Before launching the attack, Servius discussed with his officers about the many challenges they face in Iberia. One topic of discussion was about facing an overwhelming but lightly armored armies. If the Romans were exhausted from fighting, they would eventually be ineffective in battle and that would result in many casualties. It wouldn't be a surprise if the enemy can field a much large army and sending waves after waves of infantry to wear down the Romans. To counter that, the Romans must devise a plan to keep their men as fresh as possible for as long as possible. Thus, each legion was organized so the first few ranks of men were to engage first while the last few ranks stayed in a passive stance to preserve their energy. Once the first few ranks were approaching their exhaustive state, they would move back in orderly fashion while the rested ranks moved forward to engage the enemy. While the men could never be as fresh as they were at the start of the battle, they would at least have a breather and, with the rest, can fight for an extended period of time. The idea was discussed and training has taken place. The battle against the mercenary armies would be the first battlefield where the tactic would take place. The first few ranks of Romans were slowly getting fatigued and, upon the order of Servius, they moved back while maintaining a rough formation while the Romans behind them took their place. The change took no longer than ten seconds and the Romans were ready for more waves of enemy. The mercenary infantry waves still kept coming but the eight Roman legions have yet to collapse under pressure. The bodies of the Iberian soldiers were piling up while the Romans only suffered a few casualties.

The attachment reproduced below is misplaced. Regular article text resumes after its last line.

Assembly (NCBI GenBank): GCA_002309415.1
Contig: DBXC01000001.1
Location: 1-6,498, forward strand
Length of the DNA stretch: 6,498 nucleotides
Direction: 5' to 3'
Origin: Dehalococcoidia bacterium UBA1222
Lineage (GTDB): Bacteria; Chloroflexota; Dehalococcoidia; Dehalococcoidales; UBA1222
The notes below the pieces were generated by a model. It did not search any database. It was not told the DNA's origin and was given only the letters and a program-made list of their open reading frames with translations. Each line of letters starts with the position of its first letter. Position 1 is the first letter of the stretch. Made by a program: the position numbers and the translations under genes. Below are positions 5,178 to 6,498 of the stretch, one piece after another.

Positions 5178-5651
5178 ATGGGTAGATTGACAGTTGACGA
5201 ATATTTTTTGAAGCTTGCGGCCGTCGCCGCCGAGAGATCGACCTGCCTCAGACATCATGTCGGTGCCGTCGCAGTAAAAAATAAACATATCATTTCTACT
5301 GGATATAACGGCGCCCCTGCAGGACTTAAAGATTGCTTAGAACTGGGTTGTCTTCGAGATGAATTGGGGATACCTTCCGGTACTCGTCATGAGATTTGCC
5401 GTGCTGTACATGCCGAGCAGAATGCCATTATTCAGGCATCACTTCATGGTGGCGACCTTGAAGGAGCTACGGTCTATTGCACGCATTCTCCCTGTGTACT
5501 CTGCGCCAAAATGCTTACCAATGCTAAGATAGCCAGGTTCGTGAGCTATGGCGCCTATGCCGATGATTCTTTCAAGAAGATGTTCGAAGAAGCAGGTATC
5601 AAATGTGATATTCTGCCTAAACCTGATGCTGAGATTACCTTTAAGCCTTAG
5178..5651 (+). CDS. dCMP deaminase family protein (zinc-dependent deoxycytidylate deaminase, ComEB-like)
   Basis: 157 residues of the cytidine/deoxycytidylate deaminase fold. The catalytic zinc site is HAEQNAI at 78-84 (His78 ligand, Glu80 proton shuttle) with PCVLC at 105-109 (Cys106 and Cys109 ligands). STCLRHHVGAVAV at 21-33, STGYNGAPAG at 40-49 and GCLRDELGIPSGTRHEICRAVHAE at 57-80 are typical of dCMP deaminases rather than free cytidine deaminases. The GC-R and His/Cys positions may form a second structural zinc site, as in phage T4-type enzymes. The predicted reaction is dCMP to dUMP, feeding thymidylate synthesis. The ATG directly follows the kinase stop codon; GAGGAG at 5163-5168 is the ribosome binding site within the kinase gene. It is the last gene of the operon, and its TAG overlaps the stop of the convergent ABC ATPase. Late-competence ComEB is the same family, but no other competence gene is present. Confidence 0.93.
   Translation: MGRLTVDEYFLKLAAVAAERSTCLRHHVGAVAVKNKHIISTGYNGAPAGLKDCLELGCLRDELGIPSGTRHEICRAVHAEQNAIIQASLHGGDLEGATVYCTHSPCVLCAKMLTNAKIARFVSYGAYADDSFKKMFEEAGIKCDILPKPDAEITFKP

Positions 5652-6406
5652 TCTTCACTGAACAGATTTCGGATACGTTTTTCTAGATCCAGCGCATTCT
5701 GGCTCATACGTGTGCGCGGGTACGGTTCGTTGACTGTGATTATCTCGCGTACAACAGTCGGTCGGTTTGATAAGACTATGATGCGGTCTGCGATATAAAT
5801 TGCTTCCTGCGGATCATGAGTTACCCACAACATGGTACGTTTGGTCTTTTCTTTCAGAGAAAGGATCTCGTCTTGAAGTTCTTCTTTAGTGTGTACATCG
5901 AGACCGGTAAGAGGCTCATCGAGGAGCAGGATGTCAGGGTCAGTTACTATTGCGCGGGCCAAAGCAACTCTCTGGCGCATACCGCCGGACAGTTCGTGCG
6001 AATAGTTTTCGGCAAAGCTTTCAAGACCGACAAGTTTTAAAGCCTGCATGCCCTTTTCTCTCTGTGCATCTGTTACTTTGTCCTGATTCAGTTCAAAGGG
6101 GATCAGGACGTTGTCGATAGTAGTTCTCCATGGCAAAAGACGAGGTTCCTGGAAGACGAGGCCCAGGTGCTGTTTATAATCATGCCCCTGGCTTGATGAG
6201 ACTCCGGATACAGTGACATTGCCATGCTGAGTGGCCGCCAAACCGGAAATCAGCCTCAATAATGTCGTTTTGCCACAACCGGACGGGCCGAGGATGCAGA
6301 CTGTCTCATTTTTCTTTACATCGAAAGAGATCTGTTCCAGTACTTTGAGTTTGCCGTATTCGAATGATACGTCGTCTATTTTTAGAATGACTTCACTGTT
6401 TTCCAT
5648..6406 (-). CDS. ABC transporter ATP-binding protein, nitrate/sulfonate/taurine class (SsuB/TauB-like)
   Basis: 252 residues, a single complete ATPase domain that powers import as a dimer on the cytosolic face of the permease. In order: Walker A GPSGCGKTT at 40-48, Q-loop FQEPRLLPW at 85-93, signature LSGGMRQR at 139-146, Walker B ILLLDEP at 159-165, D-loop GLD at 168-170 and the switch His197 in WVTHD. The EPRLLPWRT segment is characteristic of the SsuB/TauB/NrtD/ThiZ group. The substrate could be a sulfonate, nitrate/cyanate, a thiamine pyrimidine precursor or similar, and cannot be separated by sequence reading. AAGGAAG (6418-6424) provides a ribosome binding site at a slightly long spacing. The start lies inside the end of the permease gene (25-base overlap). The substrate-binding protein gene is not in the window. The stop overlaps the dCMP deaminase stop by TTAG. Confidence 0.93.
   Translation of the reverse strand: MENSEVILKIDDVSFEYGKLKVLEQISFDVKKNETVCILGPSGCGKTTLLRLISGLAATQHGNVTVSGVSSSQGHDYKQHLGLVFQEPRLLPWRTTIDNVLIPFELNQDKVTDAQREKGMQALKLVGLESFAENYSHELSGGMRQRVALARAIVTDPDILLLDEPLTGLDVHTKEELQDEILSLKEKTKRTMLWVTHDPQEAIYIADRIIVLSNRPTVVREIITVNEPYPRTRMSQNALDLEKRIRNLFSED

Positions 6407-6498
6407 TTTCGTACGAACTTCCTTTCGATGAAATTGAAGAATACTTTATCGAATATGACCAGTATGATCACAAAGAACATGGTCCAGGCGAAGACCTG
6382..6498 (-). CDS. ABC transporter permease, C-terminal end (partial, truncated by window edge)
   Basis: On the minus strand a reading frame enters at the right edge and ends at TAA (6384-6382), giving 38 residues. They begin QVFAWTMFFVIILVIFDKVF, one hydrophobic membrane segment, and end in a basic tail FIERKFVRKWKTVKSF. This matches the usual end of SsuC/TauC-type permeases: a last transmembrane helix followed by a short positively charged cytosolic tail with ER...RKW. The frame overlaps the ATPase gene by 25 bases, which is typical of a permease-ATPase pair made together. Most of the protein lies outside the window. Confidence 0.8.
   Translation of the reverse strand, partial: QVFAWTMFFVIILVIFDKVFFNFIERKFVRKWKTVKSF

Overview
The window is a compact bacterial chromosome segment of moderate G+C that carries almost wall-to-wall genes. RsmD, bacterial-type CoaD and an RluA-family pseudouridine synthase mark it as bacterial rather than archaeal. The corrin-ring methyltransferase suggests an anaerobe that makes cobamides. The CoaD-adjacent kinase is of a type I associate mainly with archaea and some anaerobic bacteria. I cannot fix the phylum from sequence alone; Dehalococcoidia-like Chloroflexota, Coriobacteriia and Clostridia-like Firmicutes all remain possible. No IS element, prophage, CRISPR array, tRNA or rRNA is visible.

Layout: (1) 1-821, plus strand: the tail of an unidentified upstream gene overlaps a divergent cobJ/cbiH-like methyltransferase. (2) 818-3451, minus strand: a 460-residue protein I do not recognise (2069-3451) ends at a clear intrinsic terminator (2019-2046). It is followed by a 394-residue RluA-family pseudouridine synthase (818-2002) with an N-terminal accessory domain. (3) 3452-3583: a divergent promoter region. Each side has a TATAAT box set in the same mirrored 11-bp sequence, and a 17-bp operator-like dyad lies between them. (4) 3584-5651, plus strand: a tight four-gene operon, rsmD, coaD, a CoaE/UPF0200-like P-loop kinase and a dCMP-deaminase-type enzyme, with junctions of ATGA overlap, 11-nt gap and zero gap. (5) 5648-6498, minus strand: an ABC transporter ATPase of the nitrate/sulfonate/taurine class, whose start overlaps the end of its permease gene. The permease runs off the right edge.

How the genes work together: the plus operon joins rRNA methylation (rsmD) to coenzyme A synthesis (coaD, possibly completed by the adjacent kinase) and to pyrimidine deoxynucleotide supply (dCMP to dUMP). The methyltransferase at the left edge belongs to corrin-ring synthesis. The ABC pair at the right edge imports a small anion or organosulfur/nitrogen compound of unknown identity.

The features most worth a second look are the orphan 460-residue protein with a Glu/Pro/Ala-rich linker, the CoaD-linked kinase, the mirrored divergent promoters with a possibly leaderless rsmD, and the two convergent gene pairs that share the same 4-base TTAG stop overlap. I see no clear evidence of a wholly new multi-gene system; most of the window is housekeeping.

The hours passed by and many waves of mercenary soldiers were sent to their death. To the surprise of the mercenary leaders, the Roman box remained strong while Jose's army has captured all of the south wall along with the gatehouse. Jose was debating whether to aid his ally but his officers were able to convince him to go after the city officials. By capturing the head, the rest will be defeated. Jose prayed for the Romans before directing his men to march towards the city center where the city officials were housed. Meanwhile, the Roman strategy of changing ranks was working very well as the men still had the strength to continue resisting. Despite many urges from Servius, the officers of the eight legions refused to allow the remaining two legions take part of battle. The argument was that the two regions and Iberia soldiers were needed if the other eight legions fall under pressure. The waves of mercenary soldiers continued coming at the Romans but the Romans began to realize that the waves were smaller now. It soon became obvious that the waves were taking a toll and, with the huge casualties, each mercenary armies were less reluctant to send in more men. Still, the Romans still fought with their ferocity and the mercenary soldiers still couldn't break through the box. Surprisingly, some of the mercenary armies were leaving the battlefield as waves were sent towards the Romans. Those armies, vastly depleted of their men and will to fight, began to abandon the battlefield to head elsewhere. It didn't take long before all the mercenary armies abandoned the battlefield all together. The Romans, being so focused after so many hours of fighting, didn't realize that their enemy was gone until much later. The Romans made their stand and they have become victorious.